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GP example: Staff and services working well together
Key question: effective?
E4: How well do staff and services work together to deliver effective care and treatment?
Holistic approach to delivering care
A suburban practice with over 11,000 patients.
This practice had taken part in local pilot schemes to improve outcomes for patients in the area. For example, the partners had taken a lead role in the design of care pathways for a range of long-term conditions. As a result, community services were developed to treat and manage conditions such as respiratory conditions, heart failure and cardiology, pain and non-malignant palliative care. Outcomes achieved for patients included services being delivered closer to home and a reduction in secondary care referrals and hospital admissions.
Additionally, it had an active patient participation group (PPG) which had strong links with the local community through facilitating health promotion events and local support groups for lung related health needs and carers. The PPG also worked in collaboration with two other PPGs to ensure the wider community benefitted from the activities they held.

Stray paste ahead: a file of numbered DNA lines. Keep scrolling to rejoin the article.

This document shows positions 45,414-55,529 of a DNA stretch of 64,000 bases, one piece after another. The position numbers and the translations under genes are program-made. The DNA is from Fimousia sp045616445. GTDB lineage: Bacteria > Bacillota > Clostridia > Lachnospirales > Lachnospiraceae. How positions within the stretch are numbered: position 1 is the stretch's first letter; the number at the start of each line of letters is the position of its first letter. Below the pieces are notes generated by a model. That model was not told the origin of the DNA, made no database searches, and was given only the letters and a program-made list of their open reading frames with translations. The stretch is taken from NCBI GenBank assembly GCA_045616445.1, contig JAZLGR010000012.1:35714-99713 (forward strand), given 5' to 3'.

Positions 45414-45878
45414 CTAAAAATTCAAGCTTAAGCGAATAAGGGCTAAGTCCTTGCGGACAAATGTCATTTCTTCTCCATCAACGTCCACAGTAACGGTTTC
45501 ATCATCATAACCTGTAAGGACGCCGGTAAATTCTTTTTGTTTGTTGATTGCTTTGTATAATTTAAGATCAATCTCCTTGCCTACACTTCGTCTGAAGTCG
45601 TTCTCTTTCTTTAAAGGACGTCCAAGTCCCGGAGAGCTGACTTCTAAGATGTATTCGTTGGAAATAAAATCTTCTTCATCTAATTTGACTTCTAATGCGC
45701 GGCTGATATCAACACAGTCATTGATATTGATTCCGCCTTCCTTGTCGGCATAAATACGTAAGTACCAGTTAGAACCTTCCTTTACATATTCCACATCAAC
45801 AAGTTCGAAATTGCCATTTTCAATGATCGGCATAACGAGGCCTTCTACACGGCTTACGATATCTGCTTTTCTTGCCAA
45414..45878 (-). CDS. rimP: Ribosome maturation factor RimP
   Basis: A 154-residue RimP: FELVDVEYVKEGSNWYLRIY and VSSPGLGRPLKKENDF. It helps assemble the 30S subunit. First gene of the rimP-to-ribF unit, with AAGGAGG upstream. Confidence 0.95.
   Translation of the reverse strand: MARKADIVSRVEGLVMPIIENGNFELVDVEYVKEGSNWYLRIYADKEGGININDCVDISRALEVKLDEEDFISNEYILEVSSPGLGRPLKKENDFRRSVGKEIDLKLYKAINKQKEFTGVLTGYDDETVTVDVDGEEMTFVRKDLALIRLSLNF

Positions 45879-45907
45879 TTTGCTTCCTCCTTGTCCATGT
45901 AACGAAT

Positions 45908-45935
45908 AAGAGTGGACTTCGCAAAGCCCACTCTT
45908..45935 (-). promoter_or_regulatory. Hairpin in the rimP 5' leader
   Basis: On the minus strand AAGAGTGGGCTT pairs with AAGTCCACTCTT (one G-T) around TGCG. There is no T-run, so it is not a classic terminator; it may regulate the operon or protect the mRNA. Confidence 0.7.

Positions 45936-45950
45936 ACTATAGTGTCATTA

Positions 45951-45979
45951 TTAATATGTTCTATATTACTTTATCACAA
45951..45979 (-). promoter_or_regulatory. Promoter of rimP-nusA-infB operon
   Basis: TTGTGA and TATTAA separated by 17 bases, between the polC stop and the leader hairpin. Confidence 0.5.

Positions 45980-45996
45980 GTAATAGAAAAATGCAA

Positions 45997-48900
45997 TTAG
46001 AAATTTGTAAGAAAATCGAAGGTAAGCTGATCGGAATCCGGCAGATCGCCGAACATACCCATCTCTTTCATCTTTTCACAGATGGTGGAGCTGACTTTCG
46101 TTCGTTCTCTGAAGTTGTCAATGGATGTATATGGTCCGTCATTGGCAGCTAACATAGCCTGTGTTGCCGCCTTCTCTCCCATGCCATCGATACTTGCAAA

By developing community services, this practice not only demonstrated improved outcomes for local people but also delivered what patients often care most about - having care closer to home.
A practice in a deprived urban area with 3,000 registered patients.
The practice worked constructively with other community agencies to secure quality outcomes for patients. We saw that some patients who were suffering from anxiety received a prescription that stated financial problems as the cause of their anxiety, and prescribed advice from benefits advisers and debt counsellors to address the problems. The advice sessions identified that some patients had not been receiving their full benefit entitlement, and appropriate action was taken quickly to remedy this, which represented a further positive outcome for the patient.
Working with other agencies
A community interest company serving 10,500 registered patients in a deprived urban area.
The practice takes a systematic approach to working with others in the health and social care economy to improve care outcomes and tackle inequalities. The practice participates in a jointly funded social prescribing project in which they refer patients to wider support services, activities and programmes within the borough. The practice regularly engages with Public Health England and the community drug therapies team and provides weekly sessions for patients to meet with a benefits advisor. The practice undertakes a number of health promotion activities both in house and in the community to enable patients and members of the public to increase their control over, and improve, their health.
The practice has forged strong links with external agencies in order to improve outcomes for patients’ health and wider wellbeing.
- Last updated:
- 10 August 2017